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Bright Memory: Infinite Review – Finite To A Fault



Bright Memory: Infinite feels like an interactive sci-fi action movie, for better or for worse. It features incredible – and wonderfully unlikely – action sequences powered by a story that can hardly be called narrative. Infinite even has a runtime comparable to some movies. Sadly, Bright Memory: Infinite runs out before it fades, climaxing early and showing big promise before ending earlier than expected.

Bright Memory doesn’t have as much history as a series of events happening. You are Shelia Tan, an emotionally wooden but capable soldier who specializes in supernatural phenomena. A black hole appears in the sky, consuming anything in range and causing catastrophic weather conditions. This void is sort of tied to an ancient mystery in which a seemingly evil organization – led by the blandest villain in years – has a vested interest. Your goal is to stop these guys and figure out what’s going on. When you don’t mingle with high tech soldiers, you are fighting century-old warriors and demons from another world for reasons that are not sufficiently explained. The plot barely tries to make sense of its events, only telling you that enemies are evil and must be shot and / or stabbed in the face. Even after telling my brain that his services weren’t needed for this story, I was still stunned by his horribly abrupt end. Just when it looks like the second half is starting, the story pulls off with virtually no resolution. This whiplash is shocking, and I still shake my head in disbelief.

I care less about the story’s quick conclusion and more disappointed that I couldn’t play the game itself more. Playing Bright Memory: Infinite is thrilling with its silky and fast combination of sword and shooter. Slicing enemies with Shelia’s sword is incredibly satisfying. The same goes for a parry that deflects balls and stuns enemies, allowing you to throw and juggle them Devil May Cry style. Better yet, an upgrade that shoots energy beams with each hit, essentially turning the sword into another long-range weapon. All four guns – an assault rifle, shotgun, handgun, and sniper rifle – feel good on their own, and each has a fun alternate fire mode, some of which are delightfully silly. . I’m not sure why a sniper rifle would fire a sticky grenade as well, but I loved using it to blast multiple targets.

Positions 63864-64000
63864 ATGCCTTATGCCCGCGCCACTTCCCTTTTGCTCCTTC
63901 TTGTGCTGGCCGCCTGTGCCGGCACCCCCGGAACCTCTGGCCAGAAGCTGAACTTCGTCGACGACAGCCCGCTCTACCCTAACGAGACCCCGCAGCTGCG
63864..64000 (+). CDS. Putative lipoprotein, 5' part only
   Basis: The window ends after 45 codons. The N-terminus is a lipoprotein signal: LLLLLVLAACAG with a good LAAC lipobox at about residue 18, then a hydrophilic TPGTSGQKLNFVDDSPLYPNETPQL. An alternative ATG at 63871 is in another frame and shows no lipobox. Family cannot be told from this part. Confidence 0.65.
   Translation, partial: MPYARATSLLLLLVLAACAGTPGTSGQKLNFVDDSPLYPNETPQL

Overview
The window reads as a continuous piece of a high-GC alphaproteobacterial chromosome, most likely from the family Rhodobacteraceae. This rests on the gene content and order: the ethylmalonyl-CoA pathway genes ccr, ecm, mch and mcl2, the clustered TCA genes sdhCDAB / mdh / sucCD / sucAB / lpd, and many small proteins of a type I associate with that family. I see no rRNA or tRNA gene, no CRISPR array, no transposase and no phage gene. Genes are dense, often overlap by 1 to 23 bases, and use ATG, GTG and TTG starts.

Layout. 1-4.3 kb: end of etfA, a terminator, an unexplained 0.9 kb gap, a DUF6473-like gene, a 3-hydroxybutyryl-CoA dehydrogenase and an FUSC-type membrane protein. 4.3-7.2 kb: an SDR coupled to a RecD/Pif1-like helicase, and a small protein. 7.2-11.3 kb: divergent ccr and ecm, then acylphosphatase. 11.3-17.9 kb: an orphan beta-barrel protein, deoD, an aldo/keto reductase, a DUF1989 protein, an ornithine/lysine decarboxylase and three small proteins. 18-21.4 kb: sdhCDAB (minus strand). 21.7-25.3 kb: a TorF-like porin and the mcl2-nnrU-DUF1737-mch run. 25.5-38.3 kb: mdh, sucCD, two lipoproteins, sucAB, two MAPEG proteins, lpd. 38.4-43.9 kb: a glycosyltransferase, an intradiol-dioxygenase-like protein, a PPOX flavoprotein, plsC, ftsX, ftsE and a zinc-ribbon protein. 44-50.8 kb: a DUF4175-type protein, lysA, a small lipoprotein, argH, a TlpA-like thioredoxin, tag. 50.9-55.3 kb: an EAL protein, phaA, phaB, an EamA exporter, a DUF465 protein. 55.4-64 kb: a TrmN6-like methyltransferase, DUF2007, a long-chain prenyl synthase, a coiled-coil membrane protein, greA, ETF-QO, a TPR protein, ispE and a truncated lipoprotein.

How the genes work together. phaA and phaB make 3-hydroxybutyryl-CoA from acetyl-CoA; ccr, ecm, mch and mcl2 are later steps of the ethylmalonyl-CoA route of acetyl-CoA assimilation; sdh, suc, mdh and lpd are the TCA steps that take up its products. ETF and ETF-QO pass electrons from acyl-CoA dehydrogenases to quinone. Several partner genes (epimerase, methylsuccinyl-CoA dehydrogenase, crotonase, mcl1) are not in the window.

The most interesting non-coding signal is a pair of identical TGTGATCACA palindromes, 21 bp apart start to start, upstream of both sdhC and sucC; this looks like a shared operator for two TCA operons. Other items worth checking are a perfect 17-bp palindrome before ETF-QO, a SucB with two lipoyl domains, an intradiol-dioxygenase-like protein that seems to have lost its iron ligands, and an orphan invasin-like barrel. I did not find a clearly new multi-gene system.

Shelia’s Exo Arm offers another fun tool, allowing you to manipulate gravity to pull enemies towards you, then destroy them with an EMP blast. It’s great for dealing with remote threats and gets pretty much broken (in a good way) when fully upgraded. Thanks to a very generous cooldown, I have constantly ripped enemies from the other side of the map, sometimes with little consequence. There is a good chance that you will gain this power and others much sooner rather than later. The game offers players collectible upgrade points that are easy to find in linear environments. I completely improved half of the available capacities in the first 90 minutes. Parkour-style traversal and a grappling hook make exploring enjoyable, but the platforming challenges themselves are basic and don’t take full advantage of your maneuverability.

As entertaining as Bright Memory: Infinite is, the action peaks early. Expect to take on limited combinations of the small set of enemy types over the course of the roughly 2.5-hour adventure (you read that right). Some battles take place in the courtyard of a temple, others atop passenger planes plunging into the black hole. No matter the ridiculous backdrop, the showdowns eventually level off as enemy encounters don’t have enough time to evolve. In turn, my approach either after a while, which is a shame. I loved mixing my abilities in impressive ways, but eventually settled into a familiar rhythm, although the entertaining boss battling equally capable swordsmen or a mythical colossus provided the challenge I desired. Bright Memory: Infinite ended just as I had gained a solid understanding of my basic abilities; a disappointing reward for its pleasant learning curve.

In many ways, Bright Memory: Infinite feels like an extended tech demo. The jaw-dropping action and stellar graphics would be a great selling point for any new platform and seem almost too good to be true. Developer FYQD Studio proved some killer concepts but didn’t evolve them into a more complete adventure. Short games aren’t inherently bad, but Bright Memory: Infinite leaves me craving even more and is full of unrealized potential.

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